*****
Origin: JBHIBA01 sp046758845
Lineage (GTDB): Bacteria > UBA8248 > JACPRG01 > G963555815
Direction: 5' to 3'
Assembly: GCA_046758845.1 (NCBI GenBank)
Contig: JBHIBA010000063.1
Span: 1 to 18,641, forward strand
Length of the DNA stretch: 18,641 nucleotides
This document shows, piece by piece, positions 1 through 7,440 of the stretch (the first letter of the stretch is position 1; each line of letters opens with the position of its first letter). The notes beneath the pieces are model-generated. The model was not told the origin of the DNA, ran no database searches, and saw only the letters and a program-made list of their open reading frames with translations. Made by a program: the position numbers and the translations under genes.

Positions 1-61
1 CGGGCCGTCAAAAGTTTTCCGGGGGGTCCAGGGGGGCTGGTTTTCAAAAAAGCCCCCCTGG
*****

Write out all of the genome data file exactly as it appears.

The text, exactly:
Origin: JBHIBA01 sp046758845
Lineage (GTDB): Bacteria > UBA8248 > JACPRG01 > G963555815
Direction: 5' to 3'
Assembly: GCA_046758845.1 (NCBI GenBank)
Contig: JBHIBA010000063.1
Span: 1 to 18,641, forward strand
Length of the DNA stretch: 18,641 nucleotides
This document shows, piece by piece, positions 1 through 7,440 of the stretch (the first letter of the stretch is position 1; each line of letters opens with the position of its first letter). The notes beneath the pieces are model-generated. The model was not told the origin of the DNA, ran no database searches, and saw only the letters and a program-made list of their open reading frames with translations. Made by a program: the position numbers and the translations under genes.

Positions 1-61
1 CGGGCCGTCAAAAGTTTTCCGGGGGGTCCAGGGGGGCTGGTTTTCAAAAAAGCCCCCCTGG